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Report from EUA's 2nd Funding Forum: ‘Strategies for efficient funding of universities’

17 October 2014

Hosted by the University of Bergamo in Italy, from 9 to 10 October, EUA's 2nd Funding Forum gathered around 250 participants from 35 countries. University leaders and managers, researchers, representatives of student bodies, public authorities and private-sector partners came together to discuss and debate “strategies for efficient funding of universities”.

Photo © G.V. FrauOn the first morning, four university leaders engaged in the EUA-led DEFINE project* took part in a lively panel discussion which focused on dialogue between universities and policy makers. There was agreement that there was increased interest in universities from public authorities and that universities should take advantage of this by proactively making proposals with regard to the “tools” that should be used to further enhance universities’ contribution to society and the economy. The long-term vision that emerged from the discussion was that of innovative, pluridisciplinary rather than specialised institutions.

The findings of the ongoing DEFINE project, exploring strategies for efficient funding of higher education in Europe, informed the debates on a series of topics linked to university funding and governance. Particular attention was given to the question of “performance-based funding”, and the different understandings of this notion throughout Europe, as well as the types of mechanisms in place. Participants were also presented with research on funding formulae and the impact of various indicators on university performance.

The trend to concentrate funding and reward performance, which can lead to the development of a certain vertical differentiation in the system, was also noticeable from the interventions of speakers from countries that have set up mechanisms providing funding for excellence (so-called “excellence schemes”). A number of questions were raised in this regard, notably in relation to the cost and sustainability of these schemes, as well as the cost for beneficiary institutions, and finally the opportunity to embed such initiatives within the broader funding framework.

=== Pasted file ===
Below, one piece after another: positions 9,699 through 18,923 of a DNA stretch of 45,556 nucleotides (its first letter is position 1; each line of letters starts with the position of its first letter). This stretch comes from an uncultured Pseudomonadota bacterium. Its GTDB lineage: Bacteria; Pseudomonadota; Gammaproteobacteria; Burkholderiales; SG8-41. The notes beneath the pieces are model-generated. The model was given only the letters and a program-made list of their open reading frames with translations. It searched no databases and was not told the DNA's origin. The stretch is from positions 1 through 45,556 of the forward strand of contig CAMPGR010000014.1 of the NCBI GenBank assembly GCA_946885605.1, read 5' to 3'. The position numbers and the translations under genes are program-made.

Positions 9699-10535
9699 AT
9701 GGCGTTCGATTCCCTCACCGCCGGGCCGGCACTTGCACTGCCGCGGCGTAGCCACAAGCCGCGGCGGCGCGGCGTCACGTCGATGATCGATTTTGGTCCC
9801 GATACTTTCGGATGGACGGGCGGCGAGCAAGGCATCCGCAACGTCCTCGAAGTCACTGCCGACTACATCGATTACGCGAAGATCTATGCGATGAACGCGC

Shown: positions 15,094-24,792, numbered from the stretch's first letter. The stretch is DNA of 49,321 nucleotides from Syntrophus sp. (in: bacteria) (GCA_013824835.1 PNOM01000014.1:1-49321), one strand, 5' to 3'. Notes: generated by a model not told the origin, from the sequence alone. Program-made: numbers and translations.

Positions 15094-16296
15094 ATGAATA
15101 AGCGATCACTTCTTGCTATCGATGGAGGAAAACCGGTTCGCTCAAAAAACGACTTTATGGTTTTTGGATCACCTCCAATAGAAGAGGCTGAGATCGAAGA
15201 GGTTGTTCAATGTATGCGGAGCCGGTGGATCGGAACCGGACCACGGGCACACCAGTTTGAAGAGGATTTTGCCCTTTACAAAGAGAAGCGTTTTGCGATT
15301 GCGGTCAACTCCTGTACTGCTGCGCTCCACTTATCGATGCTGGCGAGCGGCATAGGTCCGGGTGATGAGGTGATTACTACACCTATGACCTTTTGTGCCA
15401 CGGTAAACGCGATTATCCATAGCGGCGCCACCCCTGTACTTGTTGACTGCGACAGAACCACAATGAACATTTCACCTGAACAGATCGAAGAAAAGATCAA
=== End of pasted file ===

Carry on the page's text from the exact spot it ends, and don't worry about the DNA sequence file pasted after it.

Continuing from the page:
A third stream of the event explored the ongoing trend, in several European countries, of university merger and concentration processes. The different case studies and interventions on the topic highlighted once again the diversity of cases and sometimes a high degree of innovation in the field. The inspirational role of the institutions’ leadership in large-scale structural changes was another important element of the discussions and a specific dedicated session during the Forum. 

In a difficult economic context for many European countries, as revealed by the latest update of EUA’s Public Funding Observatory, participants also exchanged views on the impact of austerity policies on universities and how they could respond; examples of efficiency strategies at national level, coordinated by national university associations, showed that the sector could be proactive and help restructure the regulatory frameworks it operates in. Attention was also given to the need for universities to diversify their income streams; in this context participants highlighted that cost-sharing models should exclusively be considered in a holistic way, fully including student support mechanisms.

The findings from the DEFINE project will be published in the coming months in three separate thematic reports.

The presentations given at the Forum are available here. A full report, authored by general rapporteur Liviu Matei, will be made available shortly on the Forum website. 

The DEFINE project is run by EUA in collaboration with CIPES, the Centre for Research in Higher Education Policies (Portugal), and the Universities of Oxford (UK), Aalto (Finland) and Erlangen-Nuremberg (Germany), and the Copenhagen Business School (Denmark). It is co-funded by the European Commission under the Lifelong Learning Programme (2012). 

Photo © G.V. Frau

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